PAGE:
In 1653, Marguerite Bourgeoys arrived in New France, determined to bring faith to the developing Ville-Marie community and education to the young women of the colony (now Montreal). Carolyne Van Der Meer delves into the heart and mind of Marguerite Bourgeoys and, through poetry, explores the hopes and challenges she faced as she established the Congrégation de Notre-Dame. These poems, originally written in English, have been translated by the author into Bourgeoys' native French, thus bringing to life the aspirations of this extraordinary woman who changed history.
I found myself deeply moved by this collection: won over by Van Der Meer’s clean, crisp, contemporary sentences that sing with empathy and paint a powerful picture of a historical figure who possessed a seemingly unbending devotion to the betterment of women. I set skepticism aside—a leap of faith, if you will—and emerged on the other end of Heart of Goodness feeling remarkably…healed.- Ottawa Review of Books
Carolyne Van Der Meer’s achievement in these poems is to capture the essence of this remarkable seventeenth-century woman, humble but fiercely determined. She allows us a glimpse into Marguerite Bourgeoys’ soul, to appreciate her deep spirituality and her practicality in 30 intricately-crafted poems which, pared-down and polished, shine like their subject with sincerity, originality and fidelity to essential truths.- Michael Farry, author of Asking for Directions, The Age of Glass and Troubles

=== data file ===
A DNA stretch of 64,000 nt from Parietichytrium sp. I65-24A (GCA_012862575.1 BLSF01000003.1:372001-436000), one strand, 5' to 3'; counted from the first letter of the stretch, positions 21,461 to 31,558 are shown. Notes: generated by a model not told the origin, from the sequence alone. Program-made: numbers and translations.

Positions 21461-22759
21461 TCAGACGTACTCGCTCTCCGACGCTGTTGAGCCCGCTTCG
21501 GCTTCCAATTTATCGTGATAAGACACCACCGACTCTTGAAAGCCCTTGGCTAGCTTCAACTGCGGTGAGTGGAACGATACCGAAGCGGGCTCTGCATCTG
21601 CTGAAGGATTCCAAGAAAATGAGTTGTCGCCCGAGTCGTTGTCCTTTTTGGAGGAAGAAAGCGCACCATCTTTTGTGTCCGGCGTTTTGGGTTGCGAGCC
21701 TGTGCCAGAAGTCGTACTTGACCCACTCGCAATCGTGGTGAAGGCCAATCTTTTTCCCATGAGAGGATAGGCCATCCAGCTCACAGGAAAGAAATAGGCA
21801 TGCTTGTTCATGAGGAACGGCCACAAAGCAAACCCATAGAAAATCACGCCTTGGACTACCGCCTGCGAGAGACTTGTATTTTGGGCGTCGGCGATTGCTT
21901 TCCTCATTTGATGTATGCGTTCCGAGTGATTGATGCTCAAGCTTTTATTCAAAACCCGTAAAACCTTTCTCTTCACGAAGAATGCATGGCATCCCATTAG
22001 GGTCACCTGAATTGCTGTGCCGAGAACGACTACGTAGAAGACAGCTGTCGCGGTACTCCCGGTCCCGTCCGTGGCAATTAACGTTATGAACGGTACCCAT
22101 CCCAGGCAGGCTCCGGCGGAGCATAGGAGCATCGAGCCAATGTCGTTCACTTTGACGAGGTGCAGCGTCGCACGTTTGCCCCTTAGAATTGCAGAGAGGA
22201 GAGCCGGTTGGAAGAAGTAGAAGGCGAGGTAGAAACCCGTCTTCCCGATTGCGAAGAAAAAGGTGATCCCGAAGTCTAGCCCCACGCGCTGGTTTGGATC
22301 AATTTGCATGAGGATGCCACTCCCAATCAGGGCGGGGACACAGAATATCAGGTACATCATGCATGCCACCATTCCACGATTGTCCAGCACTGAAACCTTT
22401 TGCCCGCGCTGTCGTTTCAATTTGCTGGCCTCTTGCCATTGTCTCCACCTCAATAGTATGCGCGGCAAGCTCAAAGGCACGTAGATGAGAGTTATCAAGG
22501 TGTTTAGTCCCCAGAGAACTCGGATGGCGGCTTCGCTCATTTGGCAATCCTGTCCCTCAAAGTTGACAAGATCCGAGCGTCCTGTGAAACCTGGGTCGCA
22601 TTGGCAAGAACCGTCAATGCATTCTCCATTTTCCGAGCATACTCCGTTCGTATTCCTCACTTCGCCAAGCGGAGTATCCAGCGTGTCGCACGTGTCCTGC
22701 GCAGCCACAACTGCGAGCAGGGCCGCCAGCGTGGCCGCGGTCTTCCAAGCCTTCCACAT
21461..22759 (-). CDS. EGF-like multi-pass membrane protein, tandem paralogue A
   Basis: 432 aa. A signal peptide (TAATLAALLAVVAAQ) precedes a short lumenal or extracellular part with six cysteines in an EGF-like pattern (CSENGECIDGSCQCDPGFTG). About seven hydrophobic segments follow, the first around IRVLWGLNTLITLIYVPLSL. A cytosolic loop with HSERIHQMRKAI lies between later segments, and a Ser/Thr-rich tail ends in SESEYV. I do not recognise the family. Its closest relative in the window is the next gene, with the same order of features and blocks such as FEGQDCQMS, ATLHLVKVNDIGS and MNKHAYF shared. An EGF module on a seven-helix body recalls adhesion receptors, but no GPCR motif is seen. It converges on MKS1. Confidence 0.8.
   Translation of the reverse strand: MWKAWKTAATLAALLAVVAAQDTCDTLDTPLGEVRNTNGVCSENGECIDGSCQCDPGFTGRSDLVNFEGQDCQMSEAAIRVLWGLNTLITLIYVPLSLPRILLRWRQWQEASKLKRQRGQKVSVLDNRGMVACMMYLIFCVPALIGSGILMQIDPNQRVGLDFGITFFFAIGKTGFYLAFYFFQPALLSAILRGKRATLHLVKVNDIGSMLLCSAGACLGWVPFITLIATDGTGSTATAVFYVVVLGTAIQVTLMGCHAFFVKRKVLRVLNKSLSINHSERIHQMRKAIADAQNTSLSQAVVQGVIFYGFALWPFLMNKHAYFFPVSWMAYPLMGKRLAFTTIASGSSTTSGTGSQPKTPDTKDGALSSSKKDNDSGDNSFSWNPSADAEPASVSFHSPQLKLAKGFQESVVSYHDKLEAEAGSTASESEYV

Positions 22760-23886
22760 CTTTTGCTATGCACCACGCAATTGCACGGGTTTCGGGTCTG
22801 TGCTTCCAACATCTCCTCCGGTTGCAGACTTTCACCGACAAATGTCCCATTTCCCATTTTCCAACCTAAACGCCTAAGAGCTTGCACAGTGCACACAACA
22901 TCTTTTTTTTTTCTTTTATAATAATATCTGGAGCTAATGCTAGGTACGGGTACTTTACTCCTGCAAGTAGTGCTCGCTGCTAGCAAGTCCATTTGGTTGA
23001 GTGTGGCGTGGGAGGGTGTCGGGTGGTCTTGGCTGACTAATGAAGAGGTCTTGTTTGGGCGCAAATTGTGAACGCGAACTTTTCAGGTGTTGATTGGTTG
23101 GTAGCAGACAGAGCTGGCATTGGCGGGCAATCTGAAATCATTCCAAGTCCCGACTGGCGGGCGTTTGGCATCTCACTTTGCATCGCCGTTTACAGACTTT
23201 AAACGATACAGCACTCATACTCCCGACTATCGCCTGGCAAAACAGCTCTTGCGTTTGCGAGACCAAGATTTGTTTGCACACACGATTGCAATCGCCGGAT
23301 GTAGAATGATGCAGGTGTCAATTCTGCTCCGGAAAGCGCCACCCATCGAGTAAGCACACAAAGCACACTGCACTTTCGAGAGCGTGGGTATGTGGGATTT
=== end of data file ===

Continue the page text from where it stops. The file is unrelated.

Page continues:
Carolyne Van Der Meer has written a fine book that exhibits sharp insights into the life of Marguerite Bourgeoys. The craft is evocative, rich with images and employs a spot on pace and tone. Readers will be enthralled by this portrait of sacrifice, faith, strength and love.- Michael Carrino, author of By Available Light, New and Selected Poems, Some Rescues and Café Sonata
Poetry transcends the limits of language. Sometimes it is explosive in the spaces between words, sometimes moving, sometimes contemplative. Heart of Goodness by Carolyne Van Der Meer is all three. The explanatory subtitle, The Life of Marguerite Bourgeoys in 30 Poems (1620 -1700), defines the poet's context but by no means limits the content. With an austere economy of language and in the spaces around her words on the page, she conveys the essence of an astonishing life. This is not a devotional or visionary poem (the separate poems are really stanzas in a singular work). It is a compassionate revelation, a poem exploring the psyche a woman whose devotion and vision inspired her to great works on behalf of other women. As a committed atheist, I found it a heartfelt joy to read. Face to face translations, French and English, create inspired echoes bound to resound. Long after the book is set down, the title character remains with us.- John Moss
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